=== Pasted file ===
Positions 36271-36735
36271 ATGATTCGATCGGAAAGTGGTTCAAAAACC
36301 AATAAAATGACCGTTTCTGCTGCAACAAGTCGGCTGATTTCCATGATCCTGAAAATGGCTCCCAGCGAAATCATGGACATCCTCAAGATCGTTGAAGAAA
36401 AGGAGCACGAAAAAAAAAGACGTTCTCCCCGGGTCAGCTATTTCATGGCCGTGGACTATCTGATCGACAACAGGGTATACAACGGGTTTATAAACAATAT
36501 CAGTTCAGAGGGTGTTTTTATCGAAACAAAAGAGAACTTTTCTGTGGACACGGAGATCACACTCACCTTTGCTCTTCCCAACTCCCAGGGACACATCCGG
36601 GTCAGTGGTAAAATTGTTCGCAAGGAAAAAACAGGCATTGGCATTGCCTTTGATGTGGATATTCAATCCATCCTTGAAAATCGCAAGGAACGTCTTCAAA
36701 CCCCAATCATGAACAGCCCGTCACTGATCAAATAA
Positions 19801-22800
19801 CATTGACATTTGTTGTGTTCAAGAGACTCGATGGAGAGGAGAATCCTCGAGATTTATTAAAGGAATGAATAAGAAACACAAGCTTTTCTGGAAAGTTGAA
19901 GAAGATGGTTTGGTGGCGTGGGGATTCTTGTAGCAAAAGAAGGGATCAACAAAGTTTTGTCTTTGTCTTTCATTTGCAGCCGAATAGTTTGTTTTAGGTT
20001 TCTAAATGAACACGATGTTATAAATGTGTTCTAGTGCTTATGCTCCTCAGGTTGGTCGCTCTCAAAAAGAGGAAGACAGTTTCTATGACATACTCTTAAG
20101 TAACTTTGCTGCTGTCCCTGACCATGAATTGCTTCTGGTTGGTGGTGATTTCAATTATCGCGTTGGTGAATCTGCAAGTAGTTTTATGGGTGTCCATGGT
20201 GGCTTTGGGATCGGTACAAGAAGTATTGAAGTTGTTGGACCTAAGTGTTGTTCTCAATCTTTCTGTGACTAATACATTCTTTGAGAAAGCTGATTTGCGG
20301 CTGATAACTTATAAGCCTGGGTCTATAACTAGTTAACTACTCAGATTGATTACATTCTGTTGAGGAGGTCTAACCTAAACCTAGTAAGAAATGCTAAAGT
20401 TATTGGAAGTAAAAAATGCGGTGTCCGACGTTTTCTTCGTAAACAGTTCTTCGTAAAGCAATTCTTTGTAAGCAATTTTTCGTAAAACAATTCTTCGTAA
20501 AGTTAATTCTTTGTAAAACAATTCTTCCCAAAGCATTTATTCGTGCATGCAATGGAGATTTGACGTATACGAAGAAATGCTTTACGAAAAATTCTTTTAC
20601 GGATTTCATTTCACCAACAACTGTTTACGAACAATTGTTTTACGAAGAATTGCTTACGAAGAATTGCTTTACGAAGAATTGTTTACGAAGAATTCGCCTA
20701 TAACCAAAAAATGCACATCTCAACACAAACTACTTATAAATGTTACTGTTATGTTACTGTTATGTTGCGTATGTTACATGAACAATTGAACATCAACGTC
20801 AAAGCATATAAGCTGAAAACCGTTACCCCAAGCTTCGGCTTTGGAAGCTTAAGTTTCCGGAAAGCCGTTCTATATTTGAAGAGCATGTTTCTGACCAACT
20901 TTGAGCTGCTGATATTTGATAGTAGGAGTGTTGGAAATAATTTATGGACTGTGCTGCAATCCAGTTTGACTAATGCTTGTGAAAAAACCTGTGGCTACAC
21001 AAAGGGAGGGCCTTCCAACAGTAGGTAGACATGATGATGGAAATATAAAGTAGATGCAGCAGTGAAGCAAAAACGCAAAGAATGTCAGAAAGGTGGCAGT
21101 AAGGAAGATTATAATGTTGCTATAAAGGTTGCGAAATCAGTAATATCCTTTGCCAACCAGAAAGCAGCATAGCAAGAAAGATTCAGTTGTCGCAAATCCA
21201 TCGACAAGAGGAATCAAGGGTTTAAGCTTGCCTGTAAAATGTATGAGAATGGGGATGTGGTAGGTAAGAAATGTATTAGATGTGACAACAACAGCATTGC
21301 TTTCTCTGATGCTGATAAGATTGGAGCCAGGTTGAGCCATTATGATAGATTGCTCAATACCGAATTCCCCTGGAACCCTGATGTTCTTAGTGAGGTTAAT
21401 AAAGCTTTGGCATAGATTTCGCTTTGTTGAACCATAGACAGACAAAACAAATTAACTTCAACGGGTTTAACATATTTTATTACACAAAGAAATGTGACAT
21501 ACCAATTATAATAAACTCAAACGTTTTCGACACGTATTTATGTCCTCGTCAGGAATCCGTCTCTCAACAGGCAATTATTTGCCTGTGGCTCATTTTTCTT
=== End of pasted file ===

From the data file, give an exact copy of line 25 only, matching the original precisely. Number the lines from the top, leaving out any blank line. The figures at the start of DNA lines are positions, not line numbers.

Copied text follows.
21401 AAAGCTTTGGCATAGATTTCGCTTTGTTGAACCATAGACAGACAAAACAAATTAACTTCAACGGGTTTAACATATTTTATTACACAAAGAAATGTGACAT